So, yeah, actually an atheistic Buddhist monk _is_ someone whom I would expect to be suffering from such a desire so acutely, that he has _become_ an atheistic Buddhist monk in order to escape from that desire. {ironic g} Though admittedly, to whatever extent he has succeeded in killing off the desire, he would no longer be experiencing it _now_. (And of course he would ultimately be denying the existence of the objects toward which the desire is ostensibly directed, as part of his escape from the desire for those objects.)

As to whether an _initial_ lack of such a deep desire means anything con to the AfDsr--I haven't been able to settle an opinion on that, yet. I can see (apparently) good arguments both ways.

"ES" writes that comparing a wish or desire with a physical need is a poor analogy. I'm inclined to agree, but that has never seemed to me to be the point to the AfDsr in the first place. Rather, the point seems to be, 'Here is a desire for something that cannot be (apparently) satisfied by anything in Nature. What are the implications of this?'

Also, Lewis' exposition as given in his "Weight of Glory" sermon, does address ES's distinction between desire and possible fulfillment of that desire. (Lewis specifically notes that his desire to enjoy Paradise does not necessarily entail that he _will_ enjoy Paradise, for instance.) He also quite clearly agrees that our desire for happiness (per se) drives us to seek that happiness in this world.

The point Lewis is attempting to make, is more along this line: a desire to leap tall buildings in a single bound, doesn't mean someone will be Superman in a future life. But it does tend to indicate there are such things as tall buildings and leaping. A desire for flight, tends to indicate that there is such a thing as flight. A child's (or adult's) fear of monsters, tends to match in _some_ way with real realities which may happen to occur, even if the monsters themselves turn out to be fictional.

The prime point to the AfDsr is about implications of existence; fulfillment of desire is at best only a secondary portion to the argument.

Also, technically speaking, it isn't true that we have zero evidence Satan exists--otherwise the question of his existence wouldn't even have occurred to ES to mention. ES may judge the evidence to be poor or even altogether worthless for drawing that conclusion, but this is different from having no evidence at all.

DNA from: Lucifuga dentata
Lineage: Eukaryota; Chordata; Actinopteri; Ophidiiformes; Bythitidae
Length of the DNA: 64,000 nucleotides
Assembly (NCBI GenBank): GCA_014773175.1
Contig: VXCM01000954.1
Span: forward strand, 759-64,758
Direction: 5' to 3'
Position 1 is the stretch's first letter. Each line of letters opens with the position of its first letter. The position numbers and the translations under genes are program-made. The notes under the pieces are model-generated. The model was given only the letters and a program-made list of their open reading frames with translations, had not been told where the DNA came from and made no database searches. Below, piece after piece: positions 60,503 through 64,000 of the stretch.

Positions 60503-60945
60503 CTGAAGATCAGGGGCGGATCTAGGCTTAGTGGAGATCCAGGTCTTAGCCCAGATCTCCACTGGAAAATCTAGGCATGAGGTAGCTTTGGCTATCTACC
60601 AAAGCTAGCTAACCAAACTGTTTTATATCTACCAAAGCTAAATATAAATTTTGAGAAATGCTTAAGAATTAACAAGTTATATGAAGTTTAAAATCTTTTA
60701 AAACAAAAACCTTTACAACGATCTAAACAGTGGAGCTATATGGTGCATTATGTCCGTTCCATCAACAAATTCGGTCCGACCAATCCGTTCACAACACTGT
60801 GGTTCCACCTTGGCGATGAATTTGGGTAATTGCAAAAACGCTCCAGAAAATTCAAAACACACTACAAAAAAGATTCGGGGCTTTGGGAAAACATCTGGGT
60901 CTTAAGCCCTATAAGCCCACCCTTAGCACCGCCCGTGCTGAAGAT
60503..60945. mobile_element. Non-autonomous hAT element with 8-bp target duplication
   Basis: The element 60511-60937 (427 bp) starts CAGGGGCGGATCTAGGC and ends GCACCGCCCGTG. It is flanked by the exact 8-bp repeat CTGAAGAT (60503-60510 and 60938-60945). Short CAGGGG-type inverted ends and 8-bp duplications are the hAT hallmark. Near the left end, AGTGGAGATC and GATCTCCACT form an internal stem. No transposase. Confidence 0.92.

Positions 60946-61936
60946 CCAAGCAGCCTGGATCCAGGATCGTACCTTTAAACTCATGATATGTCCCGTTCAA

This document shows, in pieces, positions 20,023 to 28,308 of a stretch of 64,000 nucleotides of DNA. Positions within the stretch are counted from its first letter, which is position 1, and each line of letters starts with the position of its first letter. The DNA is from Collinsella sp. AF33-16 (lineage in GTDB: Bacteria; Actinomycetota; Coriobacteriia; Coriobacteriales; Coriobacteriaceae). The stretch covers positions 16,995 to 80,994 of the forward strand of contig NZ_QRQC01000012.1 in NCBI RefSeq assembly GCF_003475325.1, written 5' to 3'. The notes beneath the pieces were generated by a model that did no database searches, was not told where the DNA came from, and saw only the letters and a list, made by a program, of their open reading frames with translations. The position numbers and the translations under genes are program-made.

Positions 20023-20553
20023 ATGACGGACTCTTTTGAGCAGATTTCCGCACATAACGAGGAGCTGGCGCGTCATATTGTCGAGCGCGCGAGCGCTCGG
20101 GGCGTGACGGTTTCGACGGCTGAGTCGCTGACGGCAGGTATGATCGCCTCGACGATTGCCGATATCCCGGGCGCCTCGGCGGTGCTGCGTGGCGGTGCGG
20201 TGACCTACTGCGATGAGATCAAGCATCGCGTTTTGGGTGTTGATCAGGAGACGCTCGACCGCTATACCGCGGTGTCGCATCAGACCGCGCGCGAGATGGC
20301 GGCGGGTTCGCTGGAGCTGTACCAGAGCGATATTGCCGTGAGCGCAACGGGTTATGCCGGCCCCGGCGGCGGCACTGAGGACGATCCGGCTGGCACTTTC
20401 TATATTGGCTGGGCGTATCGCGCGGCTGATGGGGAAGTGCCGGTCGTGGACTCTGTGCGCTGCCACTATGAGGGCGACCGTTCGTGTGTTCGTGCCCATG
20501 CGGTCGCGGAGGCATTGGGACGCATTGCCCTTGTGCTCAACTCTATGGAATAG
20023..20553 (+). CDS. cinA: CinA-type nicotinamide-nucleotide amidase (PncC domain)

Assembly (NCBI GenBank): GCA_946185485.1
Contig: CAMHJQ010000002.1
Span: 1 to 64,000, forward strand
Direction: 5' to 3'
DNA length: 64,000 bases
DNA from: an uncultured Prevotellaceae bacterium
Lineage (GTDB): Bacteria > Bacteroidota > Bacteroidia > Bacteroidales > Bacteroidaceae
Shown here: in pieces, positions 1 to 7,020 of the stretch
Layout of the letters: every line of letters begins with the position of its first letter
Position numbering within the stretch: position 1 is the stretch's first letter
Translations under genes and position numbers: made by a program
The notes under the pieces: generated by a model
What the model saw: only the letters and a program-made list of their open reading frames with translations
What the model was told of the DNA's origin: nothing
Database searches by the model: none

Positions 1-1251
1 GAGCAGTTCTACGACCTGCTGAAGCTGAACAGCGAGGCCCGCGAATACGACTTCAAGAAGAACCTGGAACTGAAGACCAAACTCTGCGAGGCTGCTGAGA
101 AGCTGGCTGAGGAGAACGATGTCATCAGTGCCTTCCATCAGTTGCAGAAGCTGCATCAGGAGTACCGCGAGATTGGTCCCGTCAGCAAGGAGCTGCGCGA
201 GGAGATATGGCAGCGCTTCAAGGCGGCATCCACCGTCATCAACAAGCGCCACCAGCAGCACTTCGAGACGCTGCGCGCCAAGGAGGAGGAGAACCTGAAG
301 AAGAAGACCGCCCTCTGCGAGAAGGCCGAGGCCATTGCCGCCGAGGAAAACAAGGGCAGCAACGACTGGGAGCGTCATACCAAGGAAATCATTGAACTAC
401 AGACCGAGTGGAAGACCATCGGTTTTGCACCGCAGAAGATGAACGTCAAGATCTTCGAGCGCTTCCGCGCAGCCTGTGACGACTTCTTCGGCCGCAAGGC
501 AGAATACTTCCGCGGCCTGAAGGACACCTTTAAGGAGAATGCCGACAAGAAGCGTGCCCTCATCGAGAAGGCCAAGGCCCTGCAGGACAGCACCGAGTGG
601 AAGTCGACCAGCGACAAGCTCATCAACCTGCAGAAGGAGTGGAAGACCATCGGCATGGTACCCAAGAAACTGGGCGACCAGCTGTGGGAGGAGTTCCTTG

(I will, however, head off a potential criticism of ES, by noting that his denial that a desire for flight necessarily means he will achieve flight naturally, is _NOT_ necessarily a denial that we did and do in fact achieve flight naturally. He'd have to put the matter a little bit differently, before I could take advantage of it for an argument from artificiality. {g})

Victor Reppert said...

The argument, as Steve Lovell pointed out earlier, requires only that we have a natural desire for what turns out to be a transcendent happiness, and does not require that the desire be universal. And, the desire isn't a religious desire as such. The idea is that there is a desire built into human nature (however much it may be dulled in some individuals) which can only be fulfilled through communion with God, or at the very least with something transcendent. I have argued that this desire is what you should expect if theism is true, and it's up for grabs whether it's likely to arise if naturalism is true. There is no natural desire for Santa Claus, or to be Superman, and this demarcates the desire we are talking about from other desires.

Jason said that I had never admitted that the argument from evil provides some Bayesian confirmation for atheism. But I think it does (although the argument appeals to things that actually provide support for theism, such as our moral standards and our having subjective states like the state of being in pain). It's just that unlike theists, who have a big cumulative case involving lots of different things, atheists typically put a lot more weight on the argument from evil than we put on our arguments. And I will argue that the AFE doesn't come anywhere near bearing the weight that atheists place on it.

Steven Carr said...

Presumably being scared of evil powers could only arise if God had create an evil power to be scared of, otherwise why would he create humans with such a fear?

Jason Pratt said...

(There are several answers I can think of to Steven's question, but I'm not sure to what extent he himself deserves to have anyone take him seriously on his questions, even when the questions are nominally decent enough to ask in themselves. Long experience here. {lopsided grimace} I might attempt an answer if someone else cares to ask it; it depends on whether I think they're only trying to flamebait. If someone else cares to try to answer him, not knowing Steven from long experience, be a-warned...)

Victor: {{Jason said that I had never admitted that the argument from evil provides some Bayesian confirmation for atheism.}}